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PM Suga clearly states Japan won't join nuclear weapons ban treaty

Japanese Prime Minister Yoshihide Suga delivers a speech at a ceremony marking the 76th anniversary of the U.S. atomic bombing of Hiroshima, at Hiroshima Peace Memorial Park in Hiroshima, on Aug. 6, 2021. (Mainichi/Kenji Ikai)

HIROSHIMA -- Prime Minister Yoshihide Suga has stated clearly that Japan will not join the Treaty on the Prohibition of Nuclear Weapons in remarks during an Aug. 6 press conference after the peace memorial ceremony marking the 76th anniversary of the U.S. atomic bombing of Hiroshima.

    Suga referred to "the increasingly severe security environment" surrounding Japan, and said the country will not ratify the nuclear weapons ban treaty.

    The prime minister's comments defied Hiroshima Mayor Kazumi Matsui's statements in the Peace Declaration he delivered earlier the same day at the peace memorial ceremony, in which he urged Japan to ratify the landmark treaty that went into effect in January. In his address, Matsui also asked nuclear powers to join discussions to help maximize the treaty's effectiveness.

    In a bid to elicit a policy shift among nuclear-weapon states' leaders, their allies and other parties yet to participate in the treaty, Matsui called for civil society to reach a consensus that nuclear weapons are unnecessary. He also urged the Japanese government to sign the treaty and attend the first Meeting of States Parties.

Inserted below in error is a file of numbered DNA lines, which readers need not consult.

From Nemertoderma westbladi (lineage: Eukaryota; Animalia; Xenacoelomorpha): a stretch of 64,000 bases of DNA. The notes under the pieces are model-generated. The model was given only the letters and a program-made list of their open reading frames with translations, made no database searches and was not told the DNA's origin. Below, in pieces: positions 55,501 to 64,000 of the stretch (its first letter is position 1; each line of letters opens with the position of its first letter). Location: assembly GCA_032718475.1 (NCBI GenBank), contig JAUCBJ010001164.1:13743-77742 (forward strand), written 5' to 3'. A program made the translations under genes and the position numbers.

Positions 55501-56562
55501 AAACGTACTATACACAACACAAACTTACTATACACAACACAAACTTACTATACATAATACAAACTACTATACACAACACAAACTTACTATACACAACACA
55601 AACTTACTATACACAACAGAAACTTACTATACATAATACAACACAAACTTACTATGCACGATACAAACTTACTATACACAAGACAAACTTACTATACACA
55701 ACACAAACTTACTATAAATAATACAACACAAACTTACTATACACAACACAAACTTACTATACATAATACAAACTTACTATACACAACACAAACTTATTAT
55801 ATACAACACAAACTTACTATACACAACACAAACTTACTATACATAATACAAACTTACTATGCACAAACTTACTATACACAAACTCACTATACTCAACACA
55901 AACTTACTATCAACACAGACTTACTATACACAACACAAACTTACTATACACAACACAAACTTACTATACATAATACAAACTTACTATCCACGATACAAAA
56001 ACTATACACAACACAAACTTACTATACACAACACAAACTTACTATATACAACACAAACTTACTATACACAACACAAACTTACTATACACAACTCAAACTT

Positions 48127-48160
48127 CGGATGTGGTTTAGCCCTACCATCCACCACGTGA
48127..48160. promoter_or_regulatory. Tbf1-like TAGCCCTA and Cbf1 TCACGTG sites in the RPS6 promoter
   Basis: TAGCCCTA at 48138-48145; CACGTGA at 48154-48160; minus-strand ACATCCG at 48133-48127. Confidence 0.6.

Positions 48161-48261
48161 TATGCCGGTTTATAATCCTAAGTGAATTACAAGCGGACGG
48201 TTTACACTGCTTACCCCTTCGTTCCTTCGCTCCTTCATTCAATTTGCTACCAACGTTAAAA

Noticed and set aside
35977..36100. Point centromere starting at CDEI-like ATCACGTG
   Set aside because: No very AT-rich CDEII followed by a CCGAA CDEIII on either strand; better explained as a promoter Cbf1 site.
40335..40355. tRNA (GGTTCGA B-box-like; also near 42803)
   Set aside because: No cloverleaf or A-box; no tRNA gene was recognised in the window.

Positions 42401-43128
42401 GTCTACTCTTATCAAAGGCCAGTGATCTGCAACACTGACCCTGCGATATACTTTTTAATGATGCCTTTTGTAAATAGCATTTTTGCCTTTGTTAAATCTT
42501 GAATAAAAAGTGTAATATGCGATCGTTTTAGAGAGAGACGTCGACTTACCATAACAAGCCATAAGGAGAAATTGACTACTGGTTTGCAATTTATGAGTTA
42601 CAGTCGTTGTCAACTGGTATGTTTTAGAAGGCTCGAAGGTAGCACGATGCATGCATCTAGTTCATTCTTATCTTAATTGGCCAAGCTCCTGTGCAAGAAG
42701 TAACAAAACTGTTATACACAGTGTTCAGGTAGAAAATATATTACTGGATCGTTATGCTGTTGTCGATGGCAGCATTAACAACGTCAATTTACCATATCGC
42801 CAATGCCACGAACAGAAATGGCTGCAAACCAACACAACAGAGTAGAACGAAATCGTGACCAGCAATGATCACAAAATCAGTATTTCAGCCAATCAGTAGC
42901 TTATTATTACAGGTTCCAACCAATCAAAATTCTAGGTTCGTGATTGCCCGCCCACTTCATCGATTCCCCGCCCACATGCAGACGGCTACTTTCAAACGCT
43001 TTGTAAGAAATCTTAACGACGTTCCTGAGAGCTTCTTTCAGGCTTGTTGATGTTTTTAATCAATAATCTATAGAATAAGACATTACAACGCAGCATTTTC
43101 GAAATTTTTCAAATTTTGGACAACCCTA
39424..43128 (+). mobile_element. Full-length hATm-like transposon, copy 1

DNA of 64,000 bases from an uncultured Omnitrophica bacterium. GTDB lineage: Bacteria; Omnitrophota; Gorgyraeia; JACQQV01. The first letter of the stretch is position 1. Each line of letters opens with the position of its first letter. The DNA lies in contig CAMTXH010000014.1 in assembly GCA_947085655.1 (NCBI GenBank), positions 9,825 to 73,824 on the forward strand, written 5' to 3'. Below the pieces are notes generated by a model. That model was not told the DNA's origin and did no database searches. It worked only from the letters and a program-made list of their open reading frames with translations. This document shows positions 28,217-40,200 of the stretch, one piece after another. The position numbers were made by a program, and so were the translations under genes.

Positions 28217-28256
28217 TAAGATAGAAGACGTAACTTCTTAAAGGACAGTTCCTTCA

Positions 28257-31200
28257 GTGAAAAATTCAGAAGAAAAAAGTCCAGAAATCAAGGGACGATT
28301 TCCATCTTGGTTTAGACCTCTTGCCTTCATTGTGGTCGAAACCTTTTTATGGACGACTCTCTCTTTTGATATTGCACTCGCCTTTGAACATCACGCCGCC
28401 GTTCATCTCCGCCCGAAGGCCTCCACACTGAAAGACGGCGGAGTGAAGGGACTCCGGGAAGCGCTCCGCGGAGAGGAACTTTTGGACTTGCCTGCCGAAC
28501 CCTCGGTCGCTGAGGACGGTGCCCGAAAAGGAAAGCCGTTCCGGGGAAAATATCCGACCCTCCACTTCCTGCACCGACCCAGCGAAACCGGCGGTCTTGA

But Prime Minister Suga's speech at the peace memorial ceremony in Peace Memorial Park in Hiroshima's Naka Ward did not mention the nuclear weapons ban treaty, and instead reiterated the conventional government position of Japan as a bridge between nuclear and non-nuclear nations. It was Suga's first time attending the ceremony since taking office.

    After the ceremony, Suga met representatives of A-bomb survivors' groups in Hiroshima, who requested to the prime minister himself that Japan join the nuclear weapons ban treaty.

    Due to surging coronavirus infections, 751 people attended the ceremony -- less than 10% of a normal year's attendance. Twenty-four of them were representatives of A-bomb victims' bereaved families invited from prefectures across Japan.

    Representatives from the United States and 82 other countries and European Union member states also joined the ceremony, and observed a one-minute silence at the stroke of 8:15 a.m. on Aug. 6.

    According to the Ministry of Health, Labor and Welfare, 127,755 people with an average age of 83.94 held A-bomb survivors' certificates as of the end of March.

    (Japanese original by Isamu Gari, Hiroshima Bureau)

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